monodevelop

Unity 2 Setting up the Chain of Responsability pattern and using a configuration file with Mono (monodevelop)


Unity 2 Setting up the Chain of Responsability pattern and using a configuration file with Mono (monodevelop)

The Chain of Responsibility pattern helps to accomplish two main goals when developing software. It keeps very specific
functionality into separate modules, and by using unity we can decide easily plug and unplug functionality.

If you haven’t heard about Chain of Responsibility pattern see http://en.wikipedia.org/wiki/Chain-of-responsibility_pattern, on the other hand, if you haven’t heard about Microsoft Unity 2 Block (an IoC or dependency injection framework, please check http://unity.codeplex.com/.

Now, lets get started with a simple sample.

1. Get Microsoft Unity 2 Block
I’m going to use mono just to show that it’s possible to use Unity on Mono ;-). So, first of all download Unity Source code from codeplex site at http://unity.codeplex.com/SourceControl/list/changesets# . Once you download the source code, you can remove tests and the compile the project. it should compile properly. (BTW I’m using Mono 2.4)

2. In our sample, the application uses repositories, to get and store user data. Our sample has create a project per layer, and these projects communicate by implementing the interfaces (contracts) from the Infrastructure project. Lets see some notes about each layer.

  • “Data” project will retrieve real data from the data base.
  • “Dummy” project will produce dummy data.
  • “Cache” project will perform cache tasks, and then delegate the data retrival tasks to a given sucessor.
  • “Logging” project will perform logging tasks, and then delegate the data retrival to a give successor.
  • “Infrastructure” project will define the interface that is required for the UserRepository. So all projects knows what is the expected input and output for the UserRepository. Additionally it has been define a ISuccessor interface in order to identify layers that require a successor (for example Logging, Cache).

For the sake of the sample, the IUserRepository defines only one operation GetUserFullName. In this opertion, each implementation will add a text indicating that it has been performed a call to each given layer. By using unity 2 we will be able to indicate which levels will be loaded and executed through a configuration file.

using System;
namespace ChainOfResponsability.Infrastructure.Repository
{
	public interface IUserRepository
	{
		string GetUserFullName(int id);
	}
}

This code is sample of the contract that each different layer is going to implement if they want to be part of the chain for IUserRepository.
Additionally, ISuccessor is defined as following:

using System;
namespace ChainOfResponsability.Infrastructure
{
	public interface ISuccessor<T>
	{
		T Successor {get;}
	}
}

This generic interface allows to indicate a successor to perform the next call in the chain.

3. The “Logging” and “Cache” projects will implement IUserRepository and ISuccessor interfaces, and additionally they will require the successor as parameter of the constructor in order to delegate the task itself. Because of Unity 2 can only resolve one (anonymous) mapping for a given type (always into the same container). My colleague Marvin (aka Murven ) suggested a workaround. Basically, each layer which implements ISuccessor will receive in its constructor the IUnityContainer which will resolve the contract, but instead of using the given container, it will use the parent to resolve the type. So, it could get a different resolution for the same given type.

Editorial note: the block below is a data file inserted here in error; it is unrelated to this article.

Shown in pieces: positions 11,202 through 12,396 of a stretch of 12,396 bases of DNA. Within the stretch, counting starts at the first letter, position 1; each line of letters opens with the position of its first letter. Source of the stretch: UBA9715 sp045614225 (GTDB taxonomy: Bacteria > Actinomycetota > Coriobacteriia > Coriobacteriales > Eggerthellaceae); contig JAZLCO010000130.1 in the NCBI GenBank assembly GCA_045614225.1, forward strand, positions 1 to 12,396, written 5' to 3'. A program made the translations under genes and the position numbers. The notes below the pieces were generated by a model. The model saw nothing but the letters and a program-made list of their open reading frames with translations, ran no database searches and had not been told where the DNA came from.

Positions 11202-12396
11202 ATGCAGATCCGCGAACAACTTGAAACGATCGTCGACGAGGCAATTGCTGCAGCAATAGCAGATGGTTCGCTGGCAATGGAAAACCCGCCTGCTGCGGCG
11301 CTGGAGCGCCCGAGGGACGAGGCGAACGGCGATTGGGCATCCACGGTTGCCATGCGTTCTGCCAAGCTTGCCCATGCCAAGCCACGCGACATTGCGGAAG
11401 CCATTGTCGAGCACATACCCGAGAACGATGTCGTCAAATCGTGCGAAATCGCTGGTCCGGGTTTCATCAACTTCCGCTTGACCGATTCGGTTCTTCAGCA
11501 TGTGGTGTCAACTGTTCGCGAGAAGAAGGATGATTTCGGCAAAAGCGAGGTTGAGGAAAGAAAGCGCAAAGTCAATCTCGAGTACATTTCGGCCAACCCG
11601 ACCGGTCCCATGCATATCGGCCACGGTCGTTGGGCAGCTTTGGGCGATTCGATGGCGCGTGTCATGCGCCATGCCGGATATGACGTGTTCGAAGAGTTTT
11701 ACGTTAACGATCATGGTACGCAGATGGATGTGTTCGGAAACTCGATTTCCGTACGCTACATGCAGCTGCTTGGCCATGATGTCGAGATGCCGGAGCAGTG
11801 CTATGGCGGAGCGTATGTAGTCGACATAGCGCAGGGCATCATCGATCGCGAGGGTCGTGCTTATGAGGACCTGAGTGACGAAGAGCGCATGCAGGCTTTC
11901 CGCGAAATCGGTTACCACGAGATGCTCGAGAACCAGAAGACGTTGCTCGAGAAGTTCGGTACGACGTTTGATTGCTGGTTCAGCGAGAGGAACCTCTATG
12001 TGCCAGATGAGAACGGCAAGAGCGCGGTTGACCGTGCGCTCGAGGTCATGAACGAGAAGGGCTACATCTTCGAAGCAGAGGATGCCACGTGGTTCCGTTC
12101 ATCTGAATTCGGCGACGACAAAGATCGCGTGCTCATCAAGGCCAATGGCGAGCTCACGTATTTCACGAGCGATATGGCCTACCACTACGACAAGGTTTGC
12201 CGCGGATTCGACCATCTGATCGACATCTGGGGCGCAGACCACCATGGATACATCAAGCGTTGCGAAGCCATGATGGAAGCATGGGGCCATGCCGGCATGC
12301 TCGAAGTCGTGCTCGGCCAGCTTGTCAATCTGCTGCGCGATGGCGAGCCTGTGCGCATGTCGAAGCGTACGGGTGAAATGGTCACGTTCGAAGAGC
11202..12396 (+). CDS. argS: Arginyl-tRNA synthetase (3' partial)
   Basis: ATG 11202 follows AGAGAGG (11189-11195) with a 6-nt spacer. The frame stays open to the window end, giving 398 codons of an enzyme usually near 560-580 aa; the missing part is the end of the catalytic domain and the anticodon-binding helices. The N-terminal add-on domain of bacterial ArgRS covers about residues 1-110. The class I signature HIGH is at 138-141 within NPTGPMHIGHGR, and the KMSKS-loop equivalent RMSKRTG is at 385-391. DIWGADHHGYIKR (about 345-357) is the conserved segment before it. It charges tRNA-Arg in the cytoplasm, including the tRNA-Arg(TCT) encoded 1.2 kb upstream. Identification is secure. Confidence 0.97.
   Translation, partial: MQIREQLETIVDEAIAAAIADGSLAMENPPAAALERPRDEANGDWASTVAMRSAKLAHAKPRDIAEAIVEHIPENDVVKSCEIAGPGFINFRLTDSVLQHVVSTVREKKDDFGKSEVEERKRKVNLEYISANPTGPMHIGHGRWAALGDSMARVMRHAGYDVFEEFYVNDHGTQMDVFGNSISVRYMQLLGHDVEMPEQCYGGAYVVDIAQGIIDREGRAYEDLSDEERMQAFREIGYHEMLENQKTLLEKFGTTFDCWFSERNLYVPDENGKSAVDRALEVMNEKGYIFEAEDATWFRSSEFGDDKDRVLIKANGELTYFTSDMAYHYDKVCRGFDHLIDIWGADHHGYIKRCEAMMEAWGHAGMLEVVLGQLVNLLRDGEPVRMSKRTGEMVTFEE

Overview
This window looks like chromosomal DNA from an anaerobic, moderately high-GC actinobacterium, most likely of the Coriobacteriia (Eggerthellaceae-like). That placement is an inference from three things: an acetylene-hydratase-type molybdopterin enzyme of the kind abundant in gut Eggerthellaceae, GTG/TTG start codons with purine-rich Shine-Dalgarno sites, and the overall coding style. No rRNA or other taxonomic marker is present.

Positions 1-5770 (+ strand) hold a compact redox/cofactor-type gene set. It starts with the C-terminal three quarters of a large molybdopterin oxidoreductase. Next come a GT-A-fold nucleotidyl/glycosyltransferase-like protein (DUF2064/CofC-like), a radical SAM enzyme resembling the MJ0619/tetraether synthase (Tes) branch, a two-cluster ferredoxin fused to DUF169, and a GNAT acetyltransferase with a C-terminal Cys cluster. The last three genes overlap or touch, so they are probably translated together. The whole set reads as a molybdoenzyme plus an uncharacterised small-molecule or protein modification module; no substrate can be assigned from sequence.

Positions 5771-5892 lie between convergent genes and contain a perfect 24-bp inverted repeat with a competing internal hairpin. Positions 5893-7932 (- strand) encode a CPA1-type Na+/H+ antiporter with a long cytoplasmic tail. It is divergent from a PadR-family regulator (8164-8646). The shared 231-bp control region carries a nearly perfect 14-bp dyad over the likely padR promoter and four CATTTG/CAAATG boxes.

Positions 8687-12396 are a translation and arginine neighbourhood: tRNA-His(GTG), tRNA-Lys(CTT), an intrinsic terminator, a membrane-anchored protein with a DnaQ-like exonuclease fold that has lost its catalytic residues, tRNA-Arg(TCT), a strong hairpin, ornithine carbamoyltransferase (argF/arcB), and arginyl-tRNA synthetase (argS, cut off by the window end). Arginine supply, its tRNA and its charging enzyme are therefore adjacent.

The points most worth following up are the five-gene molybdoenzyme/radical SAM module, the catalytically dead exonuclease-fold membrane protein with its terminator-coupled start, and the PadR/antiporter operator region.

using System;
using ChainOfResponsability.Infrastructure.Repository;
using ChainOfResponsability.Infrastructure;
using ContainerExtensions = Microsoft.Practices.Unity.UnityContainerExtensions;
using Microsoft.Practices.Unity;
namespace ChainOfResponsability.Logging.Repository
{
	public class LoggingUserRespository : IUserRepository, ISuccessor<IUserRepository>
	{
		public LoggingUserRespository (IUnityContainer container)
		{
			this.Successor = ContainerExtensions.Resolve<IUserRepository> (container.Parent);
		}

		#region IUserRepository implementation
		public string GetUserFullName (int id)
		{
			return string.Format ("{0}->{1}", this.GetType ().Name, this.Successor.GetUserFullName (id));
		}
		#endregion

		#region ISuccessor[IUserRepository] implementation
		public IUserRepository Successor { get; set; }
		#endregion

	}
}
using System;
using ChainOfResponsability.Infrastructure;
using ChainOfResponsability.Infrastructure.Repository;
using Microsoft.Practices.Unity;
using ContainerExtensions = Microsoft.Practices.Unity.UnityContainerExtensions;
namespace ChainOfResponsability.Cache.Repository
{
	public class CacheUserRepository : IUserRepository, ISuccessor<IUserRepository>
	{
		public CacheUserRepository (IUnityContainer container)
		{
			this.Successor = ContainerExtensions.Resolve<IUserRepository> (container.Parent);
		}

		#region IUserRepository implementation
		public string GetUserFullName (int id)
		{
			return string.Format ("{0}->{1}", this.GetType ().Name, this.Successor.GetUserFullName (id));
		}
		#endregion

		#region ISuccessor[IUserRepository] implementation
		public IUserRepository Successor { get; set; }
		#endregion
	}
}

Even though both files owns a similar structure, each file can add a very specific functionality (caching or logging) in the previous example, and the invoke the proper successor.

4. The “Data” and “Dummy” projects will implement IUserRepository only and they will implement the task itself.

using System;
using ChainOfResponsability.Infrastructure;
using ChainOfResponsability.Infrastructure.Repository;
namespace ChainOfResponsability.Dummy.Repository
{
	public class DummyUserRepository : IUserRepository
	{
		public DummyUserRepository ()
		{
		}

		#region IUserRepository implementation
		public string GetUserFullName (int id)
		{
			return string.Format ("{0}[{1}]", this.GetType ().Name, id);
		}
		#endregion
	}
}
using System;
using ChainOfResponsability.Infrastructure;